5 January 2021

Indonesia: Unmarked water drone discovered

(nd) Following the discovery of an unmarked underwater surveillance drone, the Indonesian Navy is investigating its country of origin. The drone was found in Indonesia’s waters off South Sulawesi province in December. The type of underwater drone can be used for both surveillance in the fishing and oil industries and also for military purposes. Since its discovery, discussions about espionage were sparked on social media, referring to its similarity with Chinese vehicles called Sea Wing found in 2019 off Riau Islands and East Java last year.

The location is noteworthy according to analysts, since it was found in a crucial maritime route connecting the disputed South China Sea to Darwin, the northernmost Australian city. Indonesia does not regard itself as claimant state in the dispute over the South China Sea, but China claims rights to areas overlapping with Indonesia’ exclusive economic zone. Currently, Indonesian law contains no regulations on unmanned underwater vehicles, with military observers now urging the government to draft a new legislation. [Radio Free Asia]

5 January 2021

Indonesia: Chemical castration for convicted child molesters

(nd) A new regulation enacted by President Joko “Jokowi” Widodo foresees chemical castration with a duration of up to two years as an additional punishment for convicted child molesters. The crime must have involved more than one victim and resulted in severe injury. Child molestation is punishable by up to nine years in prison under Indonesia’s criminal code (KUHP).

According to the Women Empowerment and Children Protection Ministry 5,640 child sexual abuse cases have been recorded in 2020. [Jakarta Globe]

5 January 2021

Indonesia: Influential Islamic clerical body supports vaccinations

(nd) The influential Islamic clerical body Indonesian Ulema Council (MUI) issued a recommendation allowing the use of vaccines, paving the way for the country’s fight to curb the Covid-19 pandemic. Vaccines are traditionally banned under Islamic law, now a halal certificate developed by China’s Sinovac Biotech will be issued to counter the surge of misinformation in social media. In November, MUI elected more moderate leaders, fueling optimism for the 90% Muslim population. [South China Morning Post] [See also AiR No. 49, December/2020, 2]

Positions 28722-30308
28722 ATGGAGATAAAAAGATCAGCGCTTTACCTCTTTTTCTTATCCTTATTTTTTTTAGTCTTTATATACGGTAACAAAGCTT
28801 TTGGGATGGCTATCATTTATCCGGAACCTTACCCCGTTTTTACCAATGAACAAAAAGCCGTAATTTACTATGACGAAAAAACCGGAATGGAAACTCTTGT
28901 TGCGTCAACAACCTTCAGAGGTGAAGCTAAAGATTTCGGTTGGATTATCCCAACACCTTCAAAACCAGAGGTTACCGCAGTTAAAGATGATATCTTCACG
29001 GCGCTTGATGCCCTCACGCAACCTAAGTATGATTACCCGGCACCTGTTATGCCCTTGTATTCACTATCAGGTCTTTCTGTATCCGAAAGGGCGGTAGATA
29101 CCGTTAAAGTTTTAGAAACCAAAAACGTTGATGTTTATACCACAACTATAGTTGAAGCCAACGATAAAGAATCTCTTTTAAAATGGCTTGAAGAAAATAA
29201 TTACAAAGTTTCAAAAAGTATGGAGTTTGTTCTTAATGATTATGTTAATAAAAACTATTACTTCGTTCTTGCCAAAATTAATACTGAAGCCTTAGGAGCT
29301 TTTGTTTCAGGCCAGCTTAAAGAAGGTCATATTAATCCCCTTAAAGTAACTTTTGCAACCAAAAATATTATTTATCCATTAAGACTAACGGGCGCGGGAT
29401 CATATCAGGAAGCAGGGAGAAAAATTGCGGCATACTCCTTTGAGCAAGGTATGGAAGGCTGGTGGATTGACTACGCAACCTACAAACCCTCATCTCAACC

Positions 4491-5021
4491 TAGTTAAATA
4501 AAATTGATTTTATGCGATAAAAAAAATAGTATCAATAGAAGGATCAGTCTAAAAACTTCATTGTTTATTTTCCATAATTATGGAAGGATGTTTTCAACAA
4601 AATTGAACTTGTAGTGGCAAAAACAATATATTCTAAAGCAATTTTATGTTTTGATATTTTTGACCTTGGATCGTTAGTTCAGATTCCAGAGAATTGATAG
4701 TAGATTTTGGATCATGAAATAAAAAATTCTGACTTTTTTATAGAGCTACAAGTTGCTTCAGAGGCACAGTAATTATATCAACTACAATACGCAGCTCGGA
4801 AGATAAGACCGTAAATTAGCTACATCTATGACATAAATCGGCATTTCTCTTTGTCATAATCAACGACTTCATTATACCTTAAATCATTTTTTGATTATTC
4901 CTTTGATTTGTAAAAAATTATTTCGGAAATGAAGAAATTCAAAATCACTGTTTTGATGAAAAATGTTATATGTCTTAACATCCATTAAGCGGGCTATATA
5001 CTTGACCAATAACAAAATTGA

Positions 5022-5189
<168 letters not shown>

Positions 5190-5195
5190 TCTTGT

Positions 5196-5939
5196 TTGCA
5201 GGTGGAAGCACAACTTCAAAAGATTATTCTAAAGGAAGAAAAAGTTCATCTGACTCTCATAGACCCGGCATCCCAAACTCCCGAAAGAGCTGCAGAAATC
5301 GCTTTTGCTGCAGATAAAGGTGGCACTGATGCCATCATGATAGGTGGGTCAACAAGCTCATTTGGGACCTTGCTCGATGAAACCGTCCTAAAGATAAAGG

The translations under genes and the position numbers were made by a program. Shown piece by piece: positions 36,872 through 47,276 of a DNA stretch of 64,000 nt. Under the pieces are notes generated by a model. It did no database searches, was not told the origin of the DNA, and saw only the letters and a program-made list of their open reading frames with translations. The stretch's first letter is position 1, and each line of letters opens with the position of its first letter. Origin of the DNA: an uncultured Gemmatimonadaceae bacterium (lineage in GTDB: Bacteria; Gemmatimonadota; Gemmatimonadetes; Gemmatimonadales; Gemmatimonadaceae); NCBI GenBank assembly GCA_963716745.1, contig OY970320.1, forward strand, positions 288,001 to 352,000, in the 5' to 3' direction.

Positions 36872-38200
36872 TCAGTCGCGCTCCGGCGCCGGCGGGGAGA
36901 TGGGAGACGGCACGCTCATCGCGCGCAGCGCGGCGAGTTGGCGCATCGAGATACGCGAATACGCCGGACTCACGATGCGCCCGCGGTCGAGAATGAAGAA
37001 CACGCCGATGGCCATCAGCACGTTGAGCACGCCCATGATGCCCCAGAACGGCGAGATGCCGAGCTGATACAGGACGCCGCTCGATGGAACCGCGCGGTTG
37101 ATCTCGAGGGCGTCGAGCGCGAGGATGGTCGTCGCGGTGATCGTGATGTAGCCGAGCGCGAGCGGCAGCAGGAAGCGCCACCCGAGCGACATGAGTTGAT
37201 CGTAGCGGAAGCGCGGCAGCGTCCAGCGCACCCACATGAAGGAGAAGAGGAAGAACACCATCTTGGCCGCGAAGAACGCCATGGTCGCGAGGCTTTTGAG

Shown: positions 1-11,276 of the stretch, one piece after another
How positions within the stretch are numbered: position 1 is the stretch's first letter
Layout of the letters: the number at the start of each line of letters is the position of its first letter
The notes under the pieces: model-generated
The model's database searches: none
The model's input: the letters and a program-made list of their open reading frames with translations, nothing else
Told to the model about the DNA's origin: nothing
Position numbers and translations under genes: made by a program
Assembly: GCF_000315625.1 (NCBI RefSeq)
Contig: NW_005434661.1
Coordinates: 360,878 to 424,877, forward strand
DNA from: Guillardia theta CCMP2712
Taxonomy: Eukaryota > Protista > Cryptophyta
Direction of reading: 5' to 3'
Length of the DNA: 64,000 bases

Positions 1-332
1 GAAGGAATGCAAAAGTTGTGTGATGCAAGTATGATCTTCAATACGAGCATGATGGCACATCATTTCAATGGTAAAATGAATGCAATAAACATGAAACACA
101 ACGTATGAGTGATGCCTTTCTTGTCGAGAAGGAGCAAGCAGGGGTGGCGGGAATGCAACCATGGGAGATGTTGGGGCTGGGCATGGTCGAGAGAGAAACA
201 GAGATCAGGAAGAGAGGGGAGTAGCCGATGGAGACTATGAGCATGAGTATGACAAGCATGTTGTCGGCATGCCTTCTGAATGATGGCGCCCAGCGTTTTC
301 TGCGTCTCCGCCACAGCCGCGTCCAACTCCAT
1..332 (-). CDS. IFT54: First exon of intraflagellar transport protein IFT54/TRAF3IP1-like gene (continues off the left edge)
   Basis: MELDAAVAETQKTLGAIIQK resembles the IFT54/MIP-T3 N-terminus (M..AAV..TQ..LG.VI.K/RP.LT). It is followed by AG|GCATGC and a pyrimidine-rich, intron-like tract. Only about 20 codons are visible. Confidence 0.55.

5 January 2021

Indonesia: FPI banned

(nd) Indonesia’s chief security minister Mahfud MD last week announced that the controversial, but politically influential, hardline group Islamic Defenders Front (FPI) has been banned on grounds of vigilantism and links to terrorism. Mahfud added that the FPI was officially disbanded in June 2019 for failing to renew its permit as an officially registered mass organization, but continued unlawful activities since then. Last week’s ban was co-signed by the Home Affairs Minister Tito Karnavian, Justice Minister Yasonna Laoly, Communications Minister Johnny Plate, Attorney-General Burhanuddin and police chief Idham Azis, as well as by the director of the National Counterterrorism Agency (BNPT) director, reflecting the government’s determination to link the FPI to the Islamic State (ISIS) and other active terrorist groups.

The ban comes nearly three weeks after FPI leader Rizieq Shihab was arrested for breaching coronavirus rules. Upon his return in October, 50,000 supporters greeted Shihab at the airport, triggering the first of several violations against the laws to curb the Covid-19 spread, upsetting authorities, including President Joko Widodo, which led to the sacking of the police chiefs of Jakarta and West Java. Shihab’s arrest was accompanied by the still-investigated killing of six of his bodyguards by police forces on a highway. 

Shihab seems to be unimpressed by those steps, announcing that he was embarking on a “moral revolution” and warning that religion and religious leaders are not to be alienated from politics and the state.

The move to ban the party was criticized, with analysts saying that another outlet will be found and the ban “feeds the narrative that the government is against Islam.” Other analysts said it could revive the so-called 212 Movement, a coalition of conservative Muslim groups, which were responsible for the 2017 downfall of Jakarta governor Basuki “Ahok” Purnama on blasphemy charges.  [Asia Times] [Aljazeera]